Judgement in a suit filed by a Peoples Democratic Party’s member, Cyracus Njoku, asking an Abuja High Court to stop President Goodluck Jonathan from contesting the 2015 election was on Thursday stalled.
The News Agency of Nigeria (NAN) reports that the judgment was not delivered, due to the absence of the Judge, Justice Mudashiru Oniyangi.
No reason was given for the judge’s absence.
Mr. Oniyangi had fixed Oct. 18 to deliver judgment on whether Jonathan will have a place in the 2015 presidential elections after entertaining arguments from parties to the suit.
Mr. Njoku, from Zuba Ward in the Abuja Municipal Area Council with PDP registration number 1622735, had urged the court to declare that Mr. Jonathan could not swear to an oath thrice in view of section 137(1) (b) of the 1999 Constitution.
In the suit, Mr. Njoku also wants the court to declare that the President’s tenure began on May 6, 2010 and that his two terms shall end on May 29, 2015, having taken his second oath of office on May 29, 2011.
He also wants the court to declare that by virtue of section 136 (1) (b) of the Constitution, no person (including Jonathan) shall take the oath of allegiance and the oath of office prescribed in the Seventh Schedule of the Constitution more than twice.
Mr. Njoku is also praying for an order, restraining Mr. Jonathan from further contesting or attempting to vie for the office of president after May 29, 2015 when his tenure shall, by the Nigerian Constitution, end.
He is also seeking an order, restraining the PDP from further sponsoring or attempting to sponsor Mr. Jonathan as candidate for election to the office of the President in 2015.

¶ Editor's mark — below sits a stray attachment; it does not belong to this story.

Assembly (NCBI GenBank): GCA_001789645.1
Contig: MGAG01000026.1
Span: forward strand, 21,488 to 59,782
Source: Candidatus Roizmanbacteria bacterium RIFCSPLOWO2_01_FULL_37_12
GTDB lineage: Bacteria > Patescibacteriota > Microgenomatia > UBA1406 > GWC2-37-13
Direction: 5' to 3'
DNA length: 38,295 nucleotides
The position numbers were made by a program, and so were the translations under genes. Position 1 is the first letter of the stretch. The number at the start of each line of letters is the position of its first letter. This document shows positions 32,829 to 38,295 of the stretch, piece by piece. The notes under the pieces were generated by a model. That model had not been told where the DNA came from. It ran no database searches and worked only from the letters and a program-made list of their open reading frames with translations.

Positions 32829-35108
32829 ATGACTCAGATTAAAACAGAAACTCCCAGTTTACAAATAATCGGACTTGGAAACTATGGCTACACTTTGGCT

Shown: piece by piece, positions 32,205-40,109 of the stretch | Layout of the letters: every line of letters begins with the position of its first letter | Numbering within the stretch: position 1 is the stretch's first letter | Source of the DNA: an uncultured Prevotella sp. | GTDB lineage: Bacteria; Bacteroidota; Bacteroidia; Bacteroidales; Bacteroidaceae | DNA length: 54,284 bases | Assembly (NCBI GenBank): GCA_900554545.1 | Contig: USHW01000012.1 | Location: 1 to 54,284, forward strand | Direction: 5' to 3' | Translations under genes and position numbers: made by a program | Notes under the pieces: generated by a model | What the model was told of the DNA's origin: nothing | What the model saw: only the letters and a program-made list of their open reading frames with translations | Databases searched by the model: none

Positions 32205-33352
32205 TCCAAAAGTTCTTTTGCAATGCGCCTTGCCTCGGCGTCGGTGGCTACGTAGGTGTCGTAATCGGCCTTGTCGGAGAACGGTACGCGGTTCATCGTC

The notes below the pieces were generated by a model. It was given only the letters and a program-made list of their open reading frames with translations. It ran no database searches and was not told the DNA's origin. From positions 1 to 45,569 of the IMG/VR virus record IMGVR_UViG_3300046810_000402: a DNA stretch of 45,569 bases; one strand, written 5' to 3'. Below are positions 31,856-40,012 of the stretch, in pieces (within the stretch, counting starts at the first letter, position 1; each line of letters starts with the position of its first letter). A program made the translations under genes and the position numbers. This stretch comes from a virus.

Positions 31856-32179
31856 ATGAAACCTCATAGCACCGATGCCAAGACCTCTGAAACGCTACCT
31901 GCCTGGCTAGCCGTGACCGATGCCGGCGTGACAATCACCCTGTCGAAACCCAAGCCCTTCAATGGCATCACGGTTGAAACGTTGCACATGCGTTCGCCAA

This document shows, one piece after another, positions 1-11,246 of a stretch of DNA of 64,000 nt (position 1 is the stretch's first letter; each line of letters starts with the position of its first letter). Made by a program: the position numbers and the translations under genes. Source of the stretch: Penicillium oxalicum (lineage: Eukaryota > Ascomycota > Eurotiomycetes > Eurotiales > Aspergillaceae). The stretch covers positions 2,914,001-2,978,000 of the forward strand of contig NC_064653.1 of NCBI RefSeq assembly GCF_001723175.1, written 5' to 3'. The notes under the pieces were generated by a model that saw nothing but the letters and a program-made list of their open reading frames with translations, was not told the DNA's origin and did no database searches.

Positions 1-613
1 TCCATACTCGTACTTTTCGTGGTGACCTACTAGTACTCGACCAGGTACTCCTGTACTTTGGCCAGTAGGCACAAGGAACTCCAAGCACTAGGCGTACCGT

He also wants an order of court directing INEC not to accept the name of JMr. onathan, where sponsored by his party again to run for the Office of President in 2015.
But Counsel to Mr. Jonathan, Kelechi Normeh, in a preliminary objection, asked the court to discountenance the suit.
Mr. Normeh, who is holding brief for Ade Okeaya-Inneh (SAN), described the suit as “frivolous and vexatious” and meant to make the court to labour in futility because the suit was purely an academic exercise.
He also urged the court to hold that the suit instituted by Mr. Njoku, failed to disclose reasonable cause of action.
He said that Jonathan’s status and position was formidably backed by the 1999 Constitution.
Mr. Normeh said Mr. Jonathan had not indicated or announced anywhere whether in words or in writing that he would contest the presidential election in 2015
Speaking to NAN outside the court room, Counsel to Mr. Njoku, Osuagwu Ugochukwu, said no new date had been fixed for the judgment.
“We were told that when my lord returns, they will send us letters informing us about the new date,” he said.
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